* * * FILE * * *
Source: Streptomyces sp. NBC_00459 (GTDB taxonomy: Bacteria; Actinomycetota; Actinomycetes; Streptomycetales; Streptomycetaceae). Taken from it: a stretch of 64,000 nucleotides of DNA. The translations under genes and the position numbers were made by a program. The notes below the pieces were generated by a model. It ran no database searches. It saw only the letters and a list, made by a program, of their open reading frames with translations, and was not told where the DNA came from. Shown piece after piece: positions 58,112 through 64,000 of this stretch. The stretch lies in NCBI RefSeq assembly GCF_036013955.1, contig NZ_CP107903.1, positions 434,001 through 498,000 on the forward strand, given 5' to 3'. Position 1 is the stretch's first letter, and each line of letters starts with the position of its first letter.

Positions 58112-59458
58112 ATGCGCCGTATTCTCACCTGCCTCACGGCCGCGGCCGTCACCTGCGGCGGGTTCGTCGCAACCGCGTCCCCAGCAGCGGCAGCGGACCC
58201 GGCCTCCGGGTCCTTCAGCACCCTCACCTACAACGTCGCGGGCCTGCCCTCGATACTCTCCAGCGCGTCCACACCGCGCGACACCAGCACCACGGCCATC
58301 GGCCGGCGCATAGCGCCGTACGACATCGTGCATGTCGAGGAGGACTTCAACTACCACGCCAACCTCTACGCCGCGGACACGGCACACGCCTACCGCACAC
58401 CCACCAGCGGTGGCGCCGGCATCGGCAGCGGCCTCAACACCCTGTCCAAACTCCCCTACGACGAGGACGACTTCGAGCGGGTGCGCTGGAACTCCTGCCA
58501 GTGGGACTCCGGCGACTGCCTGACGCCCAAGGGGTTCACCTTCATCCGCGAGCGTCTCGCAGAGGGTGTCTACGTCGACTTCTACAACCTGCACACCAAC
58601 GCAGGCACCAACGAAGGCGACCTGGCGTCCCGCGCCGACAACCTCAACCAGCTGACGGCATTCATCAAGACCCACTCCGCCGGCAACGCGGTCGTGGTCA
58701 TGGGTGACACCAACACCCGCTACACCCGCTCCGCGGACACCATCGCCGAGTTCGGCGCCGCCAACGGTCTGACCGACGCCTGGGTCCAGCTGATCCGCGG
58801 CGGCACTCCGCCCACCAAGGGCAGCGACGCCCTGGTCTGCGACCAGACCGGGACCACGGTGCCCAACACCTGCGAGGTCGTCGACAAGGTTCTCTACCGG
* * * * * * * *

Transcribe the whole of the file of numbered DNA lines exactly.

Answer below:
Source: Streptomyces sp. NBC_00459 (GTDB taxonomy: Bacteria; Actinomycetota; Actinomycetes; Streptomycetales; Streptomycetaceae). Taken from it: a stretch of 64,000 nucleotides of DNA. The translations under genes and the position numbers were made by a program. The notes below the pieces were generated by a model. It ran no database searches. It saw only the letters and a list, made by a program, of their open reading frames with translations, and was not told where the DNA came from. Shown piece after piece: positions 58,112 through 64,000 of this stretch. The stretch lies in NCBI RefSeq assembly GCF_036013955.1, contig NZ_CP107903.1, positions 434,001 through 498,000 on the forward strand, given 5' to 3'. Position 1 is the stretch's first letter, and each line of letters starts with the position of its first letter.

Positions 58112-59458
58112 ATGCGCCGTATTCTCACCTGCCTCACGGCCGCGGCCGTCACCTGCGGCGGGTTCGTCGCAACCGCGTCCCCAGCAGCGGCAGCGGACCC
58201 GGCCTCCGGGTCCTTCAGCACCCTCACCTACAACGTCGCGGGCCTGCCCTCGATACTCTCCAGCGCGTCCACACCGCGCGACACCAGCACCACGGCCATC
58301 GGCCGGCGCATAGCGCCGTACGACATCGTGCATGTCGAGGAGGACTTCAACTACCACGCCAACCTCTACGCCGCGGACACGGCACACGCCTACCGCACAC
58401 CCACCAGCGGTGGCGCCGGCATCGGCAGCGGCCTCAACACCCTGTCCAAACTCCCCTACGACGAGGACGACTTCGAGCGGGTGCGCTGGAACTCCTGCCA
58501 GTGGGACTCCGGCGACTGCCTGACGCCCAAGGGGTTCACCTTCATCCGCGAGCGTCTCGCAGAGGGTGTCTACGTCGACTTCTACAACCTGCACACCAAC
58601 GCAGGCACCAACGAAGGCGACCTGGCGTCCCGCGCCGACAACCTCAACCAGCTGACGGCATTCATCAAGACCCACTCCGCCGGCAACGCGGTCGTGGTCA
58701 TGGGTGACACCAACACCCGCTACACCCGCTCCGCGGACACCATCGCCGAGTTCGGCGCCGCCAACGGTCTGACCGACGCCTGGGTCCAGCTGATCCGCGG
58801 CGGCACTCCGCCCACCAAGGGCAGCGACGCCCTGGTCTGCGACCAGACCGGGACCACGGTGCCCAACACCTGCGAGGTCGTCGACAAGGTTCTCTACCGG